Images of my childhood: Paper record sleeves

paper record album sleeves

Continuing a look at the images that were part of our childhood.

If you grew up in the 1960s, you dealt with a lot of these: Paper record album sleeves.

Ostensibly meant to protect the vinyl from getting scratched – I guess; what other reason would there be to have them? – the paper sleeves were like an extra layer of stuff to get through before you got to the music.

Did you place the paper sleeve, vinyl record inside, into the record album cover with the opening to the top? If so, you have to remove both the paper sleeve and album to play the record.

Did you insert the paper sleeve with the opening on the side, to coincide with the opening in the album cover? If so, you ran the risk of your precious vinyl sliding out prematurely and hitting the floor.

That’s the kind of thing we had to worry about back then. Oh yeah, and also nuclear war with the Soviet Union.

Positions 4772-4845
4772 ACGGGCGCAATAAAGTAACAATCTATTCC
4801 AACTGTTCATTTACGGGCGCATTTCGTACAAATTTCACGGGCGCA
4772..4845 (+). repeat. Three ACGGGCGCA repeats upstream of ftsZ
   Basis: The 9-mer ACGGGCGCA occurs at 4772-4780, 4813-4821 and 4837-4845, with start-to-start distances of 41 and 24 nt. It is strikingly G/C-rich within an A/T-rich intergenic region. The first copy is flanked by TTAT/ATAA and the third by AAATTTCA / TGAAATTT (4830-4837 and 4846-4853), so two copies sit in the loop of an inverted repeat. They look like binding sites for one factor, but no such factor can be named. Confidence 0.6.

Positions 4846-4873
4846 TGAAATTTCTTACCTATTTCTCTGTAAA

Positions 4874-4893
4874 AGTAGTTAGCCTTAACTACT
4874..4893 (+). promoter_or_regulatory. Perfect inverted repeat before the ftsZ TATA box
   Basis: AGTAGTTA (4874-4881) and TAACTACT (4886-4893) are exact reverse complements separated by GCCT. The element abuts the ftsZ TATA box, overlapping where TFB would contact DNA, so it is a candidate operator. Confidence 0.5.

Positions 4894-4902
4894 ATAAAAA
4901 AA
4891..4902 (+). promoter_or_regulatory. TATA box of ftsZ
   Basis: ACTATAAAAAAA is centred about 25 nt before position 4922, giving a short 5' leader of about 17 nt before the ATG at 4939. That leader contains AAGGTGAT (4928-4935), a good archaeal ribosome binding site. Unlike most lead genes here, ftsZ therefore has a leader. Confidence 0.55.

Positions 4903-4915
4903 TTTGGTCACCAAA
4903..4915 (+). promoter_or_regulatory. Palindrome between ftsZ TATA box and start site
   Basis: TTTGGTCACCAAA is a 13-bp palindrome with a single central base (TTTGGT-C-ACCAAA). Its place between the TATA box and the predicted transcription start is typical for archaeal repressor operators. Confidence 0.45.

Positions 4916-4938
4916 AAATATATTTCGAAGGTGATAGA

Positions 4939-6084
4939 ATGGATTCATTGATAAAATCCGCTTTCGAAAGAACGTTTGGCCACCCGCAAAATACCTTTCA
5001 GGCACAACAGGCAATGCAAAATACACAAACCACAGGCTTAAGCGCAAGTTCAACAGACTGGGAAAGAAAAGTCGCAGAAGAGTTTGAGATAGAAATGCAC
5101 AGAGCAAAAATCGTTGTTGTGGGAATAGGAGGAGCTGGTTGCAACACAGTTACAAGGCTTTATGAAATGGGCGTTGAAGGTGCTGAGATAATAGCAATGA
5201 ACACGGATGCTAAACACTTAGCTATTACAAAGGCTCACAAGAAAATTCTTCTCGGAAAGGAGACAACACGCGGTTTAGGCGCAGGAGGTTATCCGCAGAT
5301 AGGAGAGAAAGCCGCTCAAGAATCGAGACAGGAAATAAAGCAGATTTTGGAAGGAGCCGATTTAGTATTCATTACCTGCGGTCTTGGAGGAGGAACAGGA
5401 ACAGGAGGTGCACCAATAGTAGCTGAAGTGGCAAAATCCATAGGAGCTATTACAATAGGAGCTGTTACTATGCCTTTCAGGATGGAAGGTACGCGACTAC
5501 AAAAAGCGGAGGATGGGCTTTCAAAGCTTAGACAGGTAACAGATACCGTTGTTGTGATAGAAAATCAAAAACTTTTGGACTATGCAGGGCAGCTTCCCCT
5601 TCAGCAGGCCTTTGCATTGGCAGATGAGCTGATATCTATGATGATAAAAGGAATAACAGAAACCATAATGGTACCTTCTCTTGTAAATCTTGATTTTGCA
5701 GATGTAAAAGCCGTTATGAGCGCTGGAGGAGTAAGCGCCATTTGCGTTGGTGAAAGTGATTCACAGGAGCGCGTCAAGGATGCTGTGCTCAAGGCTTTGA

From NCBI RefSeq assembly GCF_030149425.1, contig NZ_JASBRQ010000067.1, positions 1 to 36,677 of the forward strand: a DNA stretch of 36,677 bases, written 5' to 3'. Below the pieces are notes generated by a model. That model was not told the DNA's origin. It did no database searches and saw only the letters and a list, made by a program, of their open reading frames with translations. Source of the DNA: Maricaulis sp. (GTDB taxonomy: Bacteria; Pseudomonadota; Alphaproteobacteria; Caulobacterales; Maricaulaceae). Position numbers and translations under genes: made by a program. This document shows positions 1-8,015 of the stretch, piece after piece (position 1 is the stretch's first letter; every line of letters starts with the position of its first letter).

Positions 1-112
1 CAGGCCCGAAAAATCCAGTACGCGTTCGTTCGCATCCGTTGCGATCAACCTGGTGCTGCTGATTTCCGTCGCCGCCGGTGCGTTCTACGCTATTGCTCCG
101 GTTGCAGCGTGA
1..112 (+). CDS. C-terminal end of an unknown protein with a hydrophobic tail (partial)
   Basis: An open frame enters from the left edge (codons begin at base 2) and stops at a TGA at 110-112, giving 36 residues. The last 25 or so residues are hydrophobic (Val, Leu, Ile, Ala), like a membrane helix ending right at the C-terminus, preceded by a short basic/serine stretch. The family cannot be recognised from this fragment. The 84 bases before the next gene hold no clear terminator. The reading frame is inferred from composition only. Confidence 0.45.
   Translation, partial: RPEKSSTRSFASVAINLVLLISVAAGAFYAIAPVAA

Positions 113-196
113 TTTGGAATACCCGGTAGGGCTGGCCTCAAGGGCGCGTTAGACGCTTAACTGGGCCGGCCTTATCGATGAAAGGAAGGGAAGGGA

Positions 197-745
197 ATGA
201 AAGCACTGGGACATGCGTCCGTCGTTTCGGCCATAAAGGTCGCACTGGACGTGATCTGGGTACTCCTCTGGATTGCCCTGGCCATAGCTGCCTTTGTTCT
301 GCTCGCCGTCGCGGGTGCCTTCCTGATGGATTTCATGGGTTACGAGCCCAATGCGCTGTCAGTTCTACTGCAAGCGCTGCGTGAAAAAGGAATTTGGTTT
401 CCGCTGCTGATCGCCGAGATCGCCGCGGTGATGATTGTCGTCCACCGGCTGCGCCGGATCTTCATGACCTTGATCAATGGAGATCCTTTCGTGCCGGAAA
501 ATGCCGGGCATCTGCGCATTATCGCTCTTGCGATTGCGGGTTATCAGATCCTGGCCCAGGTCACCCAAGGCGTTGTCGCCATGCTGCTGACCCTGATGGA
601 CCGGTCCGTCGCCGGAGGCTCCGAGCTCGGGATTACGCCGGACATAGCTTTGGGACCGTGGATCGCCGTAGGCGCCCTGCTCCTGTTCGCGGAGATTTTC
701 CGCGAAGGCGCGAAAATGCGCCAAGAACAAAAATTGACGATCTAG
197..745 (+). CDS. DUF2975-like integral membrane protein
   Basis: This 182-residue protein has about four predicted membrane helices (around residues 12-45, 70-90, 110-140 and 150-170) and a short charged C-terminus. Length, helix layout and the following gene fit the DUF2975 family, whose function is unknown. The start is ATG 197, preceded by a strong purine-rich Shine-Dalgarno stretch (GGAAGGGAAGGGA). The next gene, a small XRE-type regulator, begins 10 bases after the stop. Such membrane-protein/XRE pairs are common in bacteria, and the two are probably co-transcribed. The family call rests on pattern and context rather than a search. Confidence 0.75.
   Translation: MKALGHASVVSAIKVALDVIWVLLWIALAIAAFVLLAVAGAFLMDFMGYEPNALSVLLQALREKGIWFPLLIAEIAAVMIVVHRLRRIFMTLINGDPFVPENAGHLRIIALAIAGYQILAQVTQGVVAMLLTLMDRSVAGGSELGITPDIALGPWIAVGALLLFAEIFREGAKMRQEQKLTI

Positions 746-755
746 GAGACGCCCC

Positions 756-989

One thought on “Images of my childhood: Paper record sleeves

  1. chandlerswainreviews

    There was also the paper sleeve with the hole in it, revealing the vinyl’s label versus the solid paper sleeve and also the paper sleeve which contained an additional “protective” layer of clear plastic.(A great deal of thought seemed to so into this “technology”.) I think a lot of the point of the sleeves was actually to protect the record jacket itself which over time could be damaged by plopping the “sharp” edge of the vinyl back into the paper edge of the jacket binding. On the other hand, I may be overthinking this.


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